This year, Lawrence has tweeted about Dalits being attacked for visiting a local temple in Cuddalore city, the harassment of a Dalit panchayat president by dominant caste groups, who threw faeces in her office and in the water tank she built in a village in Madurai, contaminated food being served to Dalit students in hostels made for them, the misuse of funds meant for Dalit development schemes, the murder of a Dalit boy for loving a girl from the Vanniyar caste in Villupuram, two Dalit girl students trying to commit suicide after facing untouchability in a government school in Dindigul, the death of a Dalit manual scavenger, Dalits having to pray outside a temple in Karur, and drinking water of Dalits in Vengaivayle being contaminated with faeces.
“Dalits go through so much discrimination and violence. It is like having two Tamil Nadus. One Tamil Nadu is very progressive, and the other one is very regressive when it comes to caste,” said Lawrence. “But only very few activists speak of it. Most only do positive PR. And while the welfare schemes of DMK and AIADMK have helped people, they have not tried to solve the problem of caste.”
Anti-caste activists in Tamil Nadu in June 2021 urged the state government to conduct the biannual state-level vigilance and monitoring committee to ensure the protection of the scheduled castes and scheduled tribe communities, as per Rule 16 of the SC/ST (Prevention of Atrocities) Rules, 1995, by the implementation of the SC/ST (Prevention of Atrocities) Act, 1989. In June 2021, Pandiyan Kamal, Witness for Justice, a Madurai-based Dalit rights body, said that while 52 meetings should have been convened over the last 26 years, only four had been conducted.
The Press Information Bureau of the central government in July 2022 reported that Tamil Nadu had set up the committee.
Data released by the ministry of home affairs in July 2022 said that 345 villages in 37 out of Tamil Nadu’s 38 districts were identified as “atrocity prone” for crimes against scheduled castes and scheduled tribes, the highest in the country.
Lawrence, who joined Twitter in 2020, said she did so because the Tamil media did not report caste atrocities against Dalits.
“The Tamil media is biased (sic), similar to how the Hindi and English media are pro-government. The Tamil media are pro-whoever is in power. They do not talk about Dalits at all,” she said. “I thought, let me go on Twitter to get a lot of attention on Dalit issues. I expected some trolling, but what has happened is very traumatic.”
Behind A ‘Progressive Mask’
Lawrence said the trolling was “targeted witch hunting” by DMK and BJP supporters.
Lawrence said the messages refer to Dalit politics as “elephant politics” as a way to body shame her and make fun of Mayawati, the Dalit leader of the Bahujan Samaj Party (BSP), which has the elephant as its election symbol. The term “blue Sanghi” is used to imply that she is loyal to the BJP.
Lawrence said that trolling is mostly in Tamil to avoid being picked up by the English language media, which would then invite national attention. They use code names like “blue Sanghi”, “blue elephant” “Nayanthara” (Tamil actress), and “hakka” (a term for body shaming) to refer to her.
“It is body shaming and caste shaming at the same time. Even women do that. That is what irritates me to the core,” she said. “The same people are behind it, targeting and insulting you, your husband and your child. It is emotionally very tortuous. It is difficult to work as a woman because of the everyday assault.”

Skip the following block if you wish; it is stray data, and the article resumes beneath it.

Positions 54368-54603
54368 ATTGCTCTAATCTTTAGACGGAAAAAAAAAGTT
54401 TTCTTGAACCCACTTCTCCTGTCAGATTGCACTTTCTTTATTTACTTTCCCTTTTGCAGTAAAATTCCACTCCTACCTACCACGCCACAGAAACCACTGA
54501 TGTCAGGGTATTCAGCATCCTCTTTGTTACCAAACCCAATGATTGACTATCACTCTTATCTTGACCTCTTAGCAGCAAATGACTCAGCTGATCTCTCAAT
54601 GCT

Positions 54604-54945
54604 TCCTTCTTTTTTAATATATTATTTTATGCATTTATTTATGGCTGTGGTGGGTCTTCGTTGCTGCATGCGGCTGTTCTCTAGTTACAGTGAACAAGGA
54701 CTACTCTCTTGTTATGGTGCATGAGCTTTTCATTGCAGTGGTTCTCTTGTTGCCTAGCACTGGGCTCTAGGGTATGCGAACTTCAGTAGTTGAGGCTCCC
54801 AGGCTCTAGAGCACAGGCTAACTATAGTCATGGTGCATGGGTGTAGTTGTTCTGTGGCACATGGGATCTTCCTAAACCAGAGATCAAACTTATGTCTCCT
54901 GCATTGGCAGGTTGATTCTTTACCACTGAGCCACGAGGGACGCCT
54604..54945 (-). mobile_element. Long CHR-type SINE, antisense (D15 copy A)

A Lifelong DMK Supporter
Born and raised in Chennai, Lawrence said she grew up devoted to the DMK, critical of AIADMK, but with tremendous faith in the Dravidian model of governance transcending class and caste. But as an anti-caste activist and political commentator, Lawrence felt that she had seen a very different side of the DMK than as a supporter.
Having studied Dalit killings in Tamil Nadu over several decades, Lawrence realised that the party was irrelevant because whoever was in power, the state oppressed the Dalits.
“By birth, family, and culture, you become a DMK supporter. You grow up thinking that DMK is the most progressive party, a Dravidian party. The progressive mask is that they are anti-Brahmin, but for Dalits, there is inequality. They are not inclusive. They don’t talk of Dalits,” she said.
“They say they uphold the teachings of Periyar, a staunch feminist. These people should be opposed to right-wing ideology and patriarchal ways. But they are mimicking the same thing,” she said.
‘This Hurts, This Pains’
Citing a global survey by the International Centre for Journalists and UNESCO in 2020 which found that nearly three out of four women journalists had experienced online violence, which “frequently operates at the intersection of multiple forms of discrimination and disinformation,” the NWMI media collective said, “the toll of such violence on the mental health of women journalists cannot be calculated. Many women journalists engage in self-censorship to avoid being subjected to such assaults online.”
Lawrence said there are certain things she stops herself from saying or tweeting because of the backlash, and the “holding back” was becoming more frequent.
“I hate people who say, 'you are a strong woman. You must pick up your confidence.’ This has nothing to do with my confidence. My silence will give them enormous power. What they are doing affects people. It messes up their mental health,” said Lawrence.
“At the end of the day, many young women want to write about discrimination but are too scared. Already, there are very few women talking about Dalit women's issues. If they scare away the few of us, this is very wrong,” she said.
When it came to the online attacks, Lawerence said it was important to push back against confusing strength and confidence with suffering in silence.
“Instead of telling the world that I’m ‘strong’, I want to say that I'm continuing my work, but I'm affected and vulnerable,” she said. “This hurts. This pains. This is assault, and it has to stop.”
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(Betwa Sharma is managing editor of Article 14.)